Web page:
"And that's done," he restrapped the heavy shield. "Was there something you needed, priestess? You approached me after all."

   "Oh no, not me, sir. Kasino, I mean. I...well, I was...worried about...You wouldn't really leave Verita behind, would you?"

   Those gold eyes narrowed, "She’s lost her head. She’s usually one of the calm ones, never lets pressure break her. But this recklessness could affect morale, not to mention the mission, and we cannot allow that in these circumstances. It’s not like her."

   His eyes flicked to the mercenaries and soldiers nearby. No one met his gaze, but Saora knew they were trying to listen. She knew they’d seen one of their commanders beginning to break. Looking back at the Zodiac general, Saora felt the same unease and frustration in the lines of his stoic face. She realized with a start that the general’s emotions mirrored Verita’s. He was desperate to get to the Lich King, to save Bolivar, to save his people. And someone he trusted was breaking down. Twice,  he’d called her V, a nickname only allowed among her friends.

   Saora swallowed, "Verita -- just upset...about Fordring. She’s a solder. She won't let it interfere. You know she won’t." Kasino’s jaw tensed at the nickname.

   "Will you?"


   "Will you allow your history with Arthas to get in the way of the mission?"

   Blood drained from the priestess's face. She tried to protest, tried to deny any emotional connection to the assault. The words wouldn't form. She could only stare, blankly, at the elf as her nightmares pressed against her memory. She saw Arthas, then Stormwind's golden prince, storm into Stratholme, her hometown. She saw him pass the order to execute everyone within the city's boundaries. She watched him cleave a sobbing townswoman in half before turning to her children.

   A strong, plated hand gently squeezed her shoulder. Saora looked up to see Celesi, Zodiac’s second commander, smiling at her. The same pain weighing on Saora's heart reflected in the paladin's eyes.  Celesi turned to her superior, her long golden locks parting just enough for him to see her pained expression.

   "Stratholme survivors cannot put aside the horrors of Arthas's crimes, Kasino," she said, her voice quiet. "But that will only make us stronger. You will need our motivation in the coming battle."

   Saora squeezed the paladin's hand gratefully, tears sliding down her cheeks. The warrior nodded and checked his armor. When he raised his head again, Saora saw a quiet resolve, almost an aloof arrogance, holding back his emotions like a wall. He was, again, an impassive mountain, and she wasn’t sure he believed them. With a quick signal to Guider, Kasino turned to the forward post. The brief rest was over. They had to press on.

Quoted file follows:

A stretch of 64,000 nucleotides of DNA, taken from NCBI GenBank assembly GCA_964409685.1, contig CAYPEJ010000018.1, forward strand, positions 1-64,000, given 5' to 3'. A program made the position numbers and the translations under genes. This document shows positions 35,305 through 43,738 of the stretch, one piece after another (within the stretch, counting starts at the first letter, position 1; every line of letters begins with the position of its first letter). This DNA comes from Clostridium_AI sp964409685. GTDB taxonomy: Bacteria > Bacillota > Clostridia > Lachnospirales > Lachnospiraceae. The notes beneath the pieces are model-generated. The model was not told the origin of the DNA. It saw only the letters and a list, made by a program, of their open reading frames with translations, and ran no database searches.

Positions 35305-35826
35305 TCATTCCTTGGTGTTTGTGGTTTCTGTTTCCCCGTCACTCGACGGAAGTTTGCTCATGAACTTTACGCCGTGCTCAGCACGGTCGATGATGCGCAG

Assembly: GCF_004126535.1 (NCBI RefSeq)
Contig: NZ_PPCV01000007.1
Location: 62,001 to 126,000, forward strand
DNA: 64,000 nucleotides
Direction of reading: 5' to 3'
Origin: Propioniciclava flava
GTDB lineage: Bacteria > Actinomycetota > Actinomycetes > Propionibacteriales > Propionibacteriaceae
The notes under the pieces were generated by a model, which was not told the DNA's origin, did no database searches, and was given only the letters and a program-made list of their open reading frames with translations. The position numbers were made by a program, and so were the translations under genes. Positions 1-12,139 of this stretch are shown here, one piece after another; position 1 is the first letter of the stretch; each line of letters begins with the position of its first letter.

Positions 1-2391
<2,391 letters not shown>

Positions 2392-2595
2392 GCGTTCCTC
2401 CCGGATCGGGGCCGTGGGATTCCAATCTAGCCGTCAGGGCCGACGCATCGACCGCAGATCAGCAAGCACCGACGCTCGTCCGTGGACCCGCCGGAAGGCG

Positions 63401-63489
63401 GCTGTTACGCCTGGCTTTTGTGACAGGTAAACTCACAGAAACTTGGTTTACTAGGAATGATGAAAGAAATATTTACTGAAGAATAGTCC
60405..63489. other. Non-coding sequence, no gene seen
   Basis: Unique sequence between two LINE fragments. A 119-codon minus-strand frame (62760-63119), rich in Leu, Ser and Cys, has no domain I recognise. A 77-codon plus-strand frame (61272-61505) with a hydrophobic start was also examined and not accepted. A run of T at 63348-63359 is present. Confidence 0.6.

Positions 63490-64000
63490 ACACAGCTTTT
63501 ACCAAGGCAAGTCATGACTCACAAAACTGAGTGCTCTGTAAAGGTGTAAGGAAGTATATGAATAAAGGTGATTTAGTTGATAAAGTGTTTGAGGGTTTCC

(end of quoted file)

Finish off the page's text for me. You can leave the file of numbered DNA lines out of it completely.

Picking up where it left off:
More hero worship for my Zodiac friends.

Kasino was, for a casual server like ours, brutal when it came to pushing through raids. He didn't let us waste time screwing around, and rarely took part in the chatter while we cleared trash between bosses. It was his drive that nearly broke the guild before he was guild leader. The idea of pushing for four/five hours, five nights a week with minimal breaks didn't sit well with the casuals. Those that wanted more of a challenge stayed. The casuals abandoned ship, including the former guild leader (Kasino's ex-girlfriend) and her cousin. He was an exacting leader, didn't put up with bull from anyone, and was more arrogant than the Kasino I've created for the story.

This chapter means a lot to me. I learned things about myself while writing this. Saora (gina-su) asked me if Kasino was my friend. I don't think he was, not in the traditional sense. We didn't gossip or hang out or share our histories with each other. But if he appeared on my doorstep tomorrow, asking for help, I'd give it immediately. I trusted him, still do, and I don't trust easy, not that completely anyway. Maybe that's a different type of friendship. Maybe it's closer to a brothers-in-arms thing. Not sure. Never looked at it closely before this chapter. Something worth considering.

You'll learn more about Celesi later. For now, I'll just say she was cool as hell and I miss her.

You can see Verita's losing it a bit here. It's not a story if I can't torture my characters mentally ;)
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Submitted on
July 14, 2014